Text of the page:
A bit gimmicky?
Can't help feeling it would have been easier to irradiate the sperm down here on Earth.
Japanese scientists say reproducing in space could be possible one day, after preserved mouse spermatozoa kept on the International Space Station resulted in healthy offspring. “If humans ever start to live permanently in space, assisted reproductive technology using preserved spermatozoa will be important for producing …
Then you'd have some irradiated sperm. That's rather pointless.
You'd be missing things like the microgravity causing a redistribution of CNS fluid, causing pressure on the eyes, causing astronauts to have vision problems, which sometimes doesn't go away when they land.
Are second and third order effects like that important? Are there effects we don't know about? Does it affect things like sperm? We don't know. So we did an experiment.
Good thing we have people like you to check up on us.
The opening half-dozen paragraphs of the article state quite clearly that the purpose of the study was not these second or third order effects, but rather the irradiation that I mentioned. Even if it hadn't been, how would you test a mouse for a mild impairment to some as-yet-unidentified aspect of its general health? It's not like you can give them a questionnaire when they grow up.
It is universally accepted (and fairly easy to argue with a back-of-the-envelope calculation) that gravity just isn't very important for small creatures and is vanishingly unimportant on the scale of a developing embryo. Whilst it is nice to check universally accepted wisdom from time to time, it seems rather poor value for money to test this one in this particular way. I genuinely hope that this work has either been grossly mis-reported (which is quite common and not necessarily the fault of the last reporter in the chain) or was not funded from the public purse.
If I might add two further points...
Embryos are fully immersed in liquid and bouyancy means that the net effect of gravitation on the developing embryo is zero even for an elephant on Earth.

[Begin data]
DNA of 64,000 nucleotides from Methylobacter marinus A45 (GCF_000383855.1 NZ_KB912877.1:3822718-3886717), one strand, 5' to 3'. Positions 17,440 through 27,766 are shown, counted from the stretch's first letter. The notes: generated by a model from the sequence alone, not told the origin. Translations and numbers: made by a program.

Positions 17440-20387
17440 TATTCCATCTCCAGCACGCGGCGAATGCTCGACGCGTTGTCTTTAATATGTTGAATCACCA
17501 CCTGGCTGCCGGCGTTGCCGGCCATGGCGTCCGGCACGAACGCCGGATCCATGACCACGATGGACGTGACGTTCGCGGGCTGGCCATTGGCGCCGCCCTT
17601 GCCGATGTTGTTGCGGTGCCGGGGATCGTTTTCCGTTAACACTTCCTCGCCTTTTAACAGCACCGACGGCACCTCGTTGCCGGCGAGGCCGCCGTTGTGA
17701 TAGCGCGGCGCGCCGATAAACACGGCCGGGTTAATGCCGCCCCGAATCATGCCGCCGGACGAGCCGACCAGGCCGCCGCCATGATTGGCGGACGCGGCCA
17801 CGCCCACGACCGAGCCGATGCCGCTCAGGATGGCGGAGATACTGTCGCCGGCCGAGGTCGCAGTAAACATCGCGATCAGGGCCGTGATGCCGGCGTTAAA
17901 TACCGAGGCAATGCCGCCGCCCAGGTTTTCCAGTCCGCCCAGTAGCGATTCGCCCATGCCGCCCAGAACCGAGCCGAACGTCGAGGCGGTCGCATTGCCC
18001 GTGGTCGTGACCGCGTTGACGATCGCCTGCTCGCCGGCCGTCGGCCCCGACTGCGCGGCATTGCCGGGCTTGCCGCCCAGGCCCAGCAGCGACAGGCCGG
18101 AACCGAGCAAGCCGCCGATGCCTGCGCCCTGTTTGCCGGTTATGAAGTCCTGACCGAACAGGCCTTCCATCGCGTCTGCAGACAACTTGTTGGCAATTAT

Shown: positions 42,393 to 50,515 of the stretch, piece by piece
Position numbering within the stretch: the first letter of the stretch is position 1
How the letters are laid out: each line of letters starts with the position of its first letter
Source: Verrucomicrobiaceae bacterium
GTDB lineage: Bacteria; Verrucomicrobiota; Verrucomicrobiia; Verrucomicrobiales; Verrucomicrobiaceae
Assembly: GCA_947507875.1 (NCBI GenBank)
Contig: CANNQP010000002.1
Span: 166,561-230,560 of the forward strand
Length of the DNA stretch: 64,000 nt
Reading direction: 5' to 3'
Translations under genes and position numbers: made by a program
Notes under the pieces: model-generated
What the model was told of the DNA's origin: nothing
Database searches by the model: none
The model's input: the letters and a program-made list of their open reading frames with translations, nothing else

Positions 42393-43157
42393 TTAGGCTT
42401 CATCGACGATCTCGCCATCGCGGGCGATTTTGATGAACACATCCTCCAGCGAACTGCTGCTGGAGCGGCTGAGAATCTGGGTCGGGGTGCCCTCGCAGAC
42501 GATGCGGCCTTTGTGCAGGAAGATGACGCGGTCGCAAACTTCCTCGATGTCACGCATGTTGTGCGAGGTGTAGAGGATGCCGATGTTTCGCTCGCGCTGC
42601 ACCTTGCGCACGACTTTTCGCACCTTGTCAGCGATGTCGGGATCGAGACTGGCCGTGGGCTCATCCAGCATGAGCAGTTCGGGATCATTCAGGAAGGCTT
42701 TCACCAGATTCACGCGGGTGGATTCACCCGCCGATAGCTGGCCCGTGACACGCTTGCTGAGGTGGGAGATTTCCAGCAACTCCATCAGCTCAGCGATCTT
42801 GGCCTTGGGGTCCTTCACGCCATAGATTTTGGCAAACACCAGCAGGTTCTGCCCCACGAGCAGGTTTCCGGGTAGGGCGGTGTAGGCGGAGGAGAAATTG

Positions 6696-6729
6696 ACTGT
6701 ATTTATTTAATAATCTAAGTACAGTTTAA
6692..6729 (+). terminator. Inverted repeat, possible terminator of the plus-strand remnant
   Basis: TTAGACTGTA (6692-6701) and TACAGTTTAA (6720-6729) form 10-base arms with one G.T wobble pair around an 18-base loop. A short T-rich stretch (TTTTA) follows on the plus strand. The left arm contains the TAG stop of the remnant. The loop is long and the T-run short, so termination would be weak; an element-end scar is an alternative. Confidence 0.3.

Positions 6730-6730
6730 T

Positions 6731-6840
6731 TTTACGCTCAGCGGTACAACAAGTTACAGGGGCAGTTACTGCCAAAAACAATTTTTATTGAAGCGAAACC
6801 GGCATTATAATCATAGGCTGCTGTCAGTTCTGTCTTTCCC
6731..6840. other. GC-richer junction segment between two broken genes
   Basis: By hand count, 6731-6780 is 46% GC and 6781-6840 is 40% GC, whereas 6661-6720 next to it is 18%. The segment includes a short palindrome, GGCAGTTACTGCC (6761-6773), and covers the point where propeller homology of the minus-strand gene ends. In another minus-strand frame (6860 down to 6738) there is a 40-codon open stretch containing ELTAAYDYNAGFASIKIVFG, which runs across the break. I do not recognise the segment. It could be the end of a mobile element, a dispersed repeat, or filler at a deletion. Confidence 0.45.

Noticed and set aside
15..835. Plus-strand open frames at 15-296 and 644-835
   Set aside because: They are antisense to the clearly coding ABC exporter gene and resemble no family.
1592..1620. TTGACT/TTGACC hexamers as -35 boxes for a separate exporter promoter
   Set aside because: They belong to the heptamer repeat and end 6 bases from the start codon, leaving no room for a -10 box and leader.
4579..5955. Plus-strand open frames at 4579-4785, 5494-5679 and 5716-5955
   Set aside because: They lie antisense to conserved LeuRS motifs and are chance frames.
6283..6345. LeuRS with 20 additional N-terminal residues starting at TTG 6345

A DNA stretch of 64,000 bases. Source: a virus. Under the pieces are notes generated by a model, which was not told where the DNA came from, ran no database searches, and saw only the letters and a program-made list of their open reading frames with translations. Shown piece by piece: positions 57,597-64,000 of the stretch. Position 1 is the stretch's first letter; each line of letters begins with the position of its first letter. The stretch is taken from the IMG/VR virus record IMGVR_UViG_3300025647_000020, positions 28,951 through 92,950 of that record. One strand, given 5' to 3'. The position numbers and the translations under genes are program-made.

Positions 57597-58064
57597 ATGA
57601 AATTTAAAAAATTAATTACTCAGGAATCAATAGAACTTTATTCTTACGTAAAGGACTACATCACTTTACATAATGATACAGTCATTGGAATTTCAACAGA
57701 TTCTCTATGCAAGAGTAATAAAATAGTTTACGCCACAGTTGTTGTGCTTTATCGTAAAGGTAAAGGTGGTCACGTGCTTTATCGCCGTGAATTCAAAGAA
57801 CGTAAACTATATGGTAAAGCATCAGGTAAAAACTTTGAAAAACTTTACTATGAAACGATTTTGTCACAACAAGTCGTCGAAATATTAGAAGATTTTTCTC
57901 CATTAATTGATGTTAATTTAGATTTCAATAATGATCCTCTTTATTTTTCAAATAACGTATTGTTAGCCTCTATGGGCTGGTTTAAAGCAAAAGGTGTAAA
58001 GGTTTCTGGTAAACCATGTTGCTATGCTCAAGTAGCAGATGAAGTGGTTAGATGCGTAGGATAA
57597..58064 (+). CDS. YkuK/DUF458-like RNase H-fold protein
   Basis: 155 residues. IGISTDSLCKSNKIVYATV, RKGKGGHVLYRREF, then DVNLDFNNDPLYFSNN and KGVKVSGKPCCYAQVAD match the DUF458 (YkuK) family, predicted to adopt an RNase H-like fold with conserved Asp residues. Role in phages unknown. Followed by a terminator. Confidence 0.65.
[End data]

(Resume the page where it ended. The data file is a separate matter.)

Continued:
The likely importance of radiation on a developing embryo is so large that even if the mice had emerged hideously deformed, we'd assume that it was the radiation rather than the micro-gravity. We're therefore in the situation where we learn nothing about the effects of micro-gravity regardless of the result of the experiment.
You need to read Stanislav Lem.
The subject of humans raised on an old arkship by robots is covered in one of the shorts from the Navigator Pirks chronicles. In that short the humans which were supposed to raise the kids died as a result of a radiation storm. The embryos were protected enough to survive, but were raised by the robot assistants after that. Many decades later instead of their target planet they orbit Earth.
The rest - you can pick it in the actual story. It is quite funny (like most of Pirks).
Someone, somewhere has a job in the Japanese space industry with an interesting name (astro-biologist or something). Their parents are extremely proud, their friends think it must be a cool job, their kids all excitedly tell their mates that they have a parent that does "space stuff" but in reality, they've had to go to work and wank a mouse.
Microgravity is less of a problem. Previous studies involving other animals such as sea urchins, fish, amphibians and birds have concluded that it doesn’t hamper reproduction. But performing the same kind of trials with mammals is trickier.
I would expect that human copulation in zero gravity could be quite, er, challenging. At the same time I would have thought that finding volunteers to try using that "diving aircraft" wouldn't be too hard.
Could give a whole new meaning to the term "cockpit".
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